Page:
How Gratitude Maximizes Our Joy
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Sam CrabtreeSam Crabtree is a former public-school teacher. He is currently Chairman of the Board at Bethlehem College and Seminary, and Pastor at Bethlehem Baptist Church in the Twin Cities of Minnesota. He is the author of Practicing Affirmation and Parenting with Loving Correction: Practical Help for Raising Young Children. Sam has been married to his wife Vicki since 1973. And has written her a daily note for over 40 years.
There is good that can come from some of our most difficult circumstances. Pastor and author Sam Crabtree speaks about the benefits we receive in practicing gratitude in the midst of hard times.
How Gratitude Maximizes Our Joy
Bob: This is FamilyLife Today for Friday, February 19th. Our hosts are Dave and Ann Wilson; I'm Bob Lepine. You can find us online at FamilyLifeToday.com. We read in the Bible that God is working everything in our lives for good for those who love Him/for those who are called according to His purposes. Sam Crabtree joins us today to help us understand how, as a result of that, we can give thanks in all things. Stay with us.
Bob: And to FamilyLife Today. Thanks for joining us. When I was in the—I think it was seventh grade—our family took a family spring break trip from St. Louis to Panama City Beach, a week in Florida as a family. My parents told me that I could invite a friend to go along. I asked my new best friend Tom Darr, who we’d just met, “Do you want to go to spring break with us?” He said, “Yes.”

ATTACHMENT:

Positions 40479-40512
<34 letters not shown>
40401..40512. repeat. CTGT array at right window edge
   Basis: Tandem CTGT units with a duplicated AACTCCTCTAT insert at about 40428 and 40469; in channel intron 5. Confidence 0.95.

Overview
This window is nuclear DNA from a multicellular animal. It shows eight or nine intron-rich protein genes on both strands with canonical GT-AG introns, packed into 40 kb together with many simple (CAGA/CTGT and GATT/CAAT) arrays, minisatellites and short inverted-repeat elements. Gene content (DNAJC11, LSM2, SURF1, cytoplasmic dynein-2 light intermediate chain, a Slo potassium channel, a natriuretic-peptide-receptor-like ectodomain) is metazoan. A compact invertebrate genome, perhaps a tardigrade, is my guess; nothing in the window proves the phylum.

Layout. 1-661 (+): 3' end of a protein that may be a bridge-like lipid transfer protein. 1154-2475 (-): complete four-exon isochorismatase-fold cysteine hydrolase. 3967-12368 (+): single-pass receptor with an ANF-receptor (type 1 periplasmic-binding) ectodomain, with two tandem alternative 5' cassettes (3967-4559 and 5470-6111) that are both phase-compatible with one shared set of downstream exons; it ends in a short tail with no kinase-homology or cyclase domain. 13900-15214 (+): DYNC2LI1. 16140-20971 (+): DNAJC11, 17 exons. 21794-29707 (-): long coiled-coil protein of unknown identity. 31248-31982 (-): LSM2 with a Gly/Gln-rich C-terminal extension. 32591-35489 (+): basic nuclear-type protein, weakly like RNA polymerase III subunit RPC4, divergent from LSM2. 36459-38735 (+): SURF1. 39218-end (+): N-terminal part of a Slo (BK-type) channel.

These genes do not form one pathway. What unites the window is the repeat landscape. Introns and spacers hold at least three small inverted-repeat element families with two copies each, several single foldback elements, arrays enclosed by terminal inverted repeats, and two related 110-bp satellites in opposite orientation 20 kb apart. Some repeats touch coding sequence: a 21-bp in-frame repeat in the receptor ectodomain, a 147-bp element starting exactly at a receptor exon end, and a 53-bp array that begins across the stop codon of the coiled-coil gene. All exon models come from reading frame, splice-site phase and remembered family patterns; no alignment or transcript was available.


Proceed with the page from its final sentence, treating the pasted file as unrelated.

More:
We were having a great time. Well, Tom—I don’t know if his mom and dad taught him this or if this was just his temperament or personality—but throughout the trip, anything we would do—like at the end of any lunch or dinner, or walk down to the beach, or whatever, Tom was like: “Thank you very much,” “Thank you very much.” I mean, it was just to the point, that my mom started laughing at how often Tom said, “Thank you very much.”
It kind of became a family joke. After vacation was over, we were: “Thank you very much,” “No; thank you very much.” We were going back and forth with that.
Ann: This is a good kid to take on vacation.
Dave: He is good; but I to tell you, Bob: you sound like Elvis when you say, “Thank you very much.” [Laughter]
Bob: Thank you very much; yes. [Laughter]
We’re talking about how important practicing gratitude is this week, and we’ve got Sam Crabtree joining us, again, on FamilyLife Today. Sam, back.